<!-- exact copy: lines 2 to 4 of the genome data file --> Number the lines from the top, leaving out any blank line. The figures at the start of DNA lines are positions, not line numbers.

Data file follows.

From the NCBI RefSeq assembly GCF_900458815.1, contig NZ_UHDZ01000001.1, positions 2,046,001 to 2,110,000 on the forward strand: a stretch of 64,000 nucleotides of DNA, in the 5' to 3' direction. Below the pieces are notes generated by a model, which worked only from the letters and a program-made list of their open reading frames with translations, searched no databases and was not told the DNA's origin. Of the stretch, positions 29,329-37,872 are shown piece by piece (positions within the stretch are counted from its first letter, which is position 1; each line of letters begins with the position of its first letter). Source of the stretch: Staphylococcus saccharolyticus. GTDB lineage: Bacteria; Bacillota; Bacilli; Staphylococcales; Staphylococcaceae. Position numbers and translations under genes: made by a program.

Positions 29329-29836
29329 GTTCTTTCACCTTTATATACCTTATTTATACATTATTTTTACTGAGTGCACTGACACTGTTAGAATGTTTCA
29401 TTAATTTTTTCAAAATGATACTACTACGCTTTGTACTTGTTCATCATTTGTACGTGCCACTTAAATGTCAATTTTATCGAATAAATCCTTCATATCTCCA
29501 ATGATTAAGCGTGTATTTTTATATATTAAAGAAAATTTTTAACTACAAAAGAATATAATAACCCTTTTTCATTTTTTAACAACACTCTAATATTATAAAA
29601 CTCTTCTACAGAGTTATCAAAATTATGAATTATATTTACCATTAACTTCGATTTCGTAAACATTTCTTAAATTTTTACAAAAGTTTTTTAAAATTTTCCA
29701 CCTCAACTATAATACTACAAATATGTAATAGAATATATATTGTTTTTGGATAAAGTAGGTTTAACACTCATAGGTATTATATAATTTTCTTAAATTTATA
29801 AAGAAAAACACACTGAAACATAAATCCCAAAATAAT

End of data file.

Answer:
Positions 29329-29836
29329 GTTCTTTCACCTTTATATACCTTATTTATACATTATTTTTACTGAGTGCACTGACACTGTTAGAATGTTTCA
29401 TTAATTTTTTCAAAATGATACTACTACGCTTTGTACTTGTTCATCATTTGTACGTGCCACTTAAATGTCAATTTTATCGAATAAATCCTTCATATCTCCA